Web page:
• Microsoft offers solution to the KB 4034658 Update Server red-lining problem

    On August 11, in Computerworld, I mentioned a disturbing phenomenon: the problem-plagued August cumulative update for Windows 10 Anniversary Update (version 1607), KB 4034658, was causing WSUS servers to redline.

    On August 16, I posted a short article about the bug, pointing to an analysis by Scott Williams.

    Microsoft has finally fessed up to the problem – and posted a complex workaround. Jarrett Renshaw, on the Technet blog, now says:

    Recently, we’ve seen an increase in the number of high CPU/High Memory usage problems with WSUS, including WSUS in a System Center Configuration Manager environment – these have mostly corresponded with Update Tuesdays.

    Microsoft support has determined that the issue is driven primarily by the Windows 10 1607 updates, for example KB4022723, KB4022715, KB4025339, etc. See here for the list of Windows 10 1607 updates.

    Microsoft is also aware of a known issue with KB4034658 that will cause Windows 10 1607 clients to run a full scan after install – Microsoft is investigating and the latest information is available here.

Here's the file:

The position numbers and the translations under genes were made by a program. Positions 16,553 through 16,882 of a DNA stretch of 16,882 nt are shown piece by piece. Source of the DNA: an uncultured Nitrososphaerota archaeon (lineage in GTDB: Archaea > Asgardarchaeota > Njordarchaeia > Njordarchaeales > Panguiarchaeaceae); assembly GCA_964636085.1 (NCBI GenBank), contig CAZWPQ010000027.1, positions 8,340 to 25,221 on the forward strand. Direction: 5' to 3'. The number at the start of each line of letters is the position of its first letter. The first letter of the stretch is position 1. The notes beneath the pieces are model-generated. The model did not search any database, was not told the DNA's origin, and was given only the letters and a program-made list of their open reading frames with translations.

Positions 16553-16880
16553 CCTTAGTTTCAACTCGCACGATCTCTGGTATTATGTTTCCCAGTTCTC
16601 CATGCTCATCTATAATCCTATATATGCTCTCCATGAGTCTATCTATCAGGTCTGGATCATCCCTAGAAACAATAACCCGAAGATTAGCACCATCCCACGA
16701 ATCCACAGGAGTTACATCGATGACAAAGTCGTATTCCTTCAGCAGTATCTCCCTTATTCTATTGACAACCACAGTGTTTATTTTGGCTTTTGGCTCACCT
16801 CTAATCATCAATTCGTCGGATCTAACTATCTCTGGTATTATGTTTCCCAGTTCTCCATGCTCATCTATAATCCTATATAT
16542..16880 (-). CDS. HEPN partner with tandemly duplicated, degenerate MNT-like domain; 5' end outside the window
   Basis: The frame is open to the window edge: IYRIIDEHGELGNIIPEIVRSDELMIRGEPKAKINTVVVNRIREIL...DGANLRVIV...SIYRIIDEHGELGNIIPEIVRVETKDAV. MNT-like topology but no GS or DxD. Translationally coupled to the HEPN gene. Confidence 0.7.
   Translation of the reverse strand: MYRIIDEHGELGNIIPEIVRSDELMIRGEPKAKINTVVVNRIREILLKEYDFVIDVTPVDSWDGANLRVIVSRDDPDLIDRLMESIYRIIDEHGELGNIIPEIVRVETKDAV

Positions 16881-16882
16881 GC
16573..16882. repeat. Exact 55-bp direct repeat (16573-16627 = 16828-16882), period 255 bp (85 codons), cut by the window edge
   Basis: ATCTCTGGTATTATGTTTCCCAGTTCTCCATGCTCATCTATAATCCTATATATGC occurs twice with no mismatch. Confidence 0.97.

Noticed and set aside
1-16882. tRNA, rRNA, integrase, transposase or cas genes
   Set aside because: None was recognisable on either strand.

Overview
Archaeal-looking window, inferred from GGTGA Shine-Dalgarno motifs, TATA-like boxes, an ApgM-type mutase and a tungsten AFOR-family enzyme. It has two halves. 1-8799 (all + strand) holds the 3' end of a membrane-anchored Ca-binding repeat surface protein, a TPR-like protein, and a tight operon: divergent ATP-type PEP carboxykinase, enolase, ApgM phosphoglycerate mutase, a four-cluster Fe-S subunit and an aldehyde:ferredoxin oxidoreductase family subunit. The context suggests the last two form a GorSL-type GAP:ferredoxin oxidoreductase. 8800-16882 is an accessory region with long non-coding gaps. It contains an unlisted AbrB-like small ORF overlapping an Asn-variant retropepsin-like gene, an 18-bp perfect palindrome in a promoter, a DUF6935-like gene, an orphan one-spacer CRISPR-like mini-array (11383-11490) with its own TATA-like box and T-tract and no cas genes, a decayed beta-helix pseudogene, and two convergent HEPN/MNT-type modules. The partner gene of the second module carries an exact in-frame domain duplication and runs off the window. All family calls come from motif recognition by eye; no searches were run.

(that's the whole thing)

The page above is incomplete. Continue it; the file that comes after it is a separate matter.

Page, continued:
These updates have large metadata payloads for the dependent (child) packages because they roll up a large number of binaries. Windows 10, versions 1507 (Windows 10 RTM) and 1511 updates can also cause this, though to a lesser extent.  Windows 10, version 1703 is still recent enough that the metadata is not that large yet (but will continue to grow).

    For those of you trying to push cumulative updates for 1607 through an Update Server, you’ve seen the problem. It’s refreshing for Microsoft to admit the problem exists — ten days after the patch went out.

    Renshaw offers a complex solution. Definitely something you want to keep in your back pocket, if you’re trying to run WSUS or SCCM with Win10 machines.